On the positive side, there are numerous witness reports of lots of fragmentation and multiple burning embers falling from the sky. This means there are a lot more rocks to be found. The area is densely populated and relatively easy searching terrain. There are lots of parking lots, public places, parks and walking paths. The exact trajectory is still unknown and to my knowledge no videos have yet been recovered. Finding video evidence of this fireball is critical to finding more meteorites on the ground. While we have an impact point, the orientation and relationship of this stone to the rest of the strewnfield is still unknown. I know Derek Bower and several other meteorite hunters will be hunting the area for the next few weeks. There is a very good chance more stones will be found soon. Personally I think I’m going to sit the rest of this one out. I can only handle one fireball at a time.
Here’s a map of the area and what is currently believed to be the primary search grounds.
Even with a hammer stone the sad reality of meteorite hunting is the strewnfield could be up to 8 miles long or longer. In the case of Lorton, because we have no video we don’t know the trajectory of the meteor and therefore can not guess the elongated strewnfield with any degree of certainty, a second stone or recovery of video tape is critical to finding the rest of this meteor.
Here’s a hypothetical take on what the larger strewnfield could look like if it was 8 miles long based on our current knowledge of the trajectory. As you can see the search angle could be anywhere from 45º-70º NE of the original impact site. It is possible larger stones (if they exist) would have traveled SW of the impact site. From a hunting standpoint though the odds are better if you are looking for smaller stones (because there are more of them). The smaller meteorites would be NE of the impact site.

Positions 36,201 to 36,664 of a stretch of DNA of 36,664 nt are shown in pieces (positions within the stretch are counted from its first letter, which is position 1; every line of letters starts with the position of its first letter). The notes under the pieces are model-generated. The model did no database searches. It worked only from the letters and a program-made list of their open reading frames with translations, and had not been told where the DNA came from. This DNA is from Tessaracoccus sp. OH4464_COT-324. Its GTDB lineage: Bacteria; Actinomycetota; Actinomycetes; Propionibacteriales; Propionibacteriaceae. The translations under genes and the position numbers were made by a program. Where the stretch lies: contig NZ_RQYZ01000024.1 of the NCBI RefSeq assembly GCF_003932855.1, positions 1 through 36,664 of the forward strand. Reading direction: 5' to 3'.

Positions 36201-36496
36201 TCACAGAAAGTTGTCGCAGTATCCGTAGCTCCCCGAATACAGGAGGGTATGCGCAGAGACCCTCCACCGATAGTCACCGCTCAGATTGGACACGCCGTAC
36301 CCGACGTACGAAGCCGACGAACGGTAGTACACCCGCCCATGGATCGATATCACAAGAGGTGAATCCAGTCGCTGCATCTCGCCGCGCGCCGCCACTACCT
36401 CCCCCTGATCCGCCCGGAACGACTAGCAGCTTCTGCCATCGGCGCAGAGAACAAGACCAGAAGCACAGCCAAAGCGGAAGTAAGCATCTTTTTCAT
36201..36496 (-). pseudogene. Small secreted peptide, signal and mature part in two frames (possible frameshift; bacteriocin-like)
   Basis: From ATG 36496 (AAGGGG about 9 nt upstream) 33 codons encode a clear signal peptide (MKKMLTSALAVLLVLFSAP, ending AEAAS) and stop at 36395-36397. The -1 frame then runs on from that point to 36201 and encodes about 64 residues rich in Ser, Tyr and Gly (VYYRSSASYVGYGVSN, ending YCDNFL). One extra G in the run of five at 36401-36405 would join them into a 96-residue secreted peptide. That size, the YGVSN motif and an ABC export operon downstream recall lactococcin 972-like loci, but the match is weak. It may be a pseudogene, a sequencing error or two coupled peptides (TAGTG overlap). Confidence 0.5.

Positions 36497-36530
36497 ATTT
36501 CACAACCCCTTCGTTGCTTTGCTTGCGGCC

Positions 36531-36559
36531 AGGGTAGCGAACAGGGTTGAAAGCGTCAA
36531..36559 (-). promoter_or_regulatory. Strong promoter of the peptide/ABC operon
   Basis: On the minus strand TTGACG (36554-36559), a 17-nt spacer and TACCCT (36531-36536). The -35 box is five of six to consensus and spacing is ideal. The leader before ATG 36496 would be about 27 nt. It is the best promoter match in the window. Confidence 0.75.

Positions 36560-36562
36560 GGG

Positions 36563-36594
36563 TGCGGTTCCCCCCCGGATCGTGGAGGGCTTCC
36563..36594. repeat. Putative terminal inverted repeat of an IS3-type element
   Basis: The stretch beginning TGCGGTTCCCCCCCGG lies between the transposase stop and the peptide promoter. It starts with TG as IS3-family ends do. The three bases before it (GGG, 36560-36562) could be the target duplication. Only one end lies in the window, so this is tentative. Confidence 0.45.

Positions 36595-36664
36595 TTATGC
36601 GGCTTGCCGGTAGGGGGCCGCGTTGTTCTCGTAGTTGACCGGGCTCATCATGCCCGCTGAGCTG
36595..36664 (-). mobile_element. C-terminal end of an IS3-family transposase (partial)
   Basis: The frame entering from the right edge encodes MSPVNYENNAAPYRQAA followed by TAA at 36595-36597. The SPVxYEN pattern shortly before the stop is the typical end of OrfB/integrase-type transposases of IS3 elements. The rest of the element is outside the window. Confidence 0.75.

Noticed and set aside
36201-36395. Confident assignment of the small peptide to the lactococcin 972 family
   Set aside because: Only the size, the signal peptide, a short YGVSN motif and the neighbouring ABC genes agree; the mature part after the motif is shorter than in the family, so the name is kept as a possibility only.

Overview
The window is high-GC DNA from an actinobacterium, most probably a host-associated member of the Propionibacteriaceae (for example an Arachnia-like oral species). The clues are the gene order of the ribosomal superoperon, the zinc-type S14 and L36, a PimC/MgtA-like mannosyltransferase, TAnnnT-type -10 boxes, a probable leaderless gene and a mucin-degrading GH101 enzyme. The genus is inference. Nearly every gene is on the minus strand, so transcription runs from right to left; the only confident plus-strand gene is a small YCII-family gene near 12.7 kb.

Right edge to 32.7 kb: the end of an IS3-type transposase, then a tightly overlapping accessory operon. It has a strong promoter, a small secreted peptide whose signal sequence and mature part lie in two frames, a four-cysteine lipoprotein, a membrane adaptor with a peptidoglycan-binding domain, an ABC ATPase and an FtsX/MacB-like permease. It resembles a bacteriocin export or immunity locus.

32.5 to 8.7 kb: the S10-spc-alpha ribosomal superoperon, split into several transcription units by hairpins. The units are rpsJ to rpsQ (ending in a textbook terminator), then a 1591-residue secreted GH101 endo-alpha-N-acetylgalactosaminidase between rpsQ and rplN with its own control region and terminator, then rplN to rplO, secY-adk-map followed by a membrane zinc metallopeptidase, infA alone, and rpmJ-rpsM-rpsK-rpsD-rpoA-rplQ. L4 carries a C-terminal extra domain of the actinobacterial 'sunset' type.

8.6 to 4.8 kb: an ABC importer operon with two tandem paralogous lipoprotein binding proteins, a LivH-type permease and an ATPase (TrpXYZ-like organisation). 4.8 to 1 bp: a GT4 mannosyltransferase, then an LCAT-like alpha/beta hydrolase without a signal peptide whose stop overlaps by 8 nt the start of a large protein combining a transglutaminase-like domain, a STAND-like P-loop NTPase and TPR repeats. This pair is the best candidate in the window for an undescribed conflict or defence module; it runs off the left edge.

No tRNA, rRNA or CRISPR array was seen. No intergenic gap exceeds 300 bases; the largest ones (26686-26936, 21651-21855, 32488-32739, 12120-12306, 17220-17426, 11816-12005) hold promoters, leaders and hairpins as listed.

Here are a few articles about the meteor:
- Baltimore Sun – Featuring Yours Truly
- Washington Post
- Frank Roylance’s Baltimore Weather – Over 100 fascinating eye witness accounts
I will keep you posted on any further developments on this meteorite story.
On Monday January 18th at approximately 5:40 PM a huge fireball streaked the skies above PA, MD and VA. A piece of it ripped a hole through the roof of a Dentist’s office (this is called a hammer stone). Witness reports indicate fragmentation and numerous illuminated timbers falling to the ground. There are definitely more stones to be found and we’ve got a really good idea where they are. Meteorite hunting really doesn’t get better than this.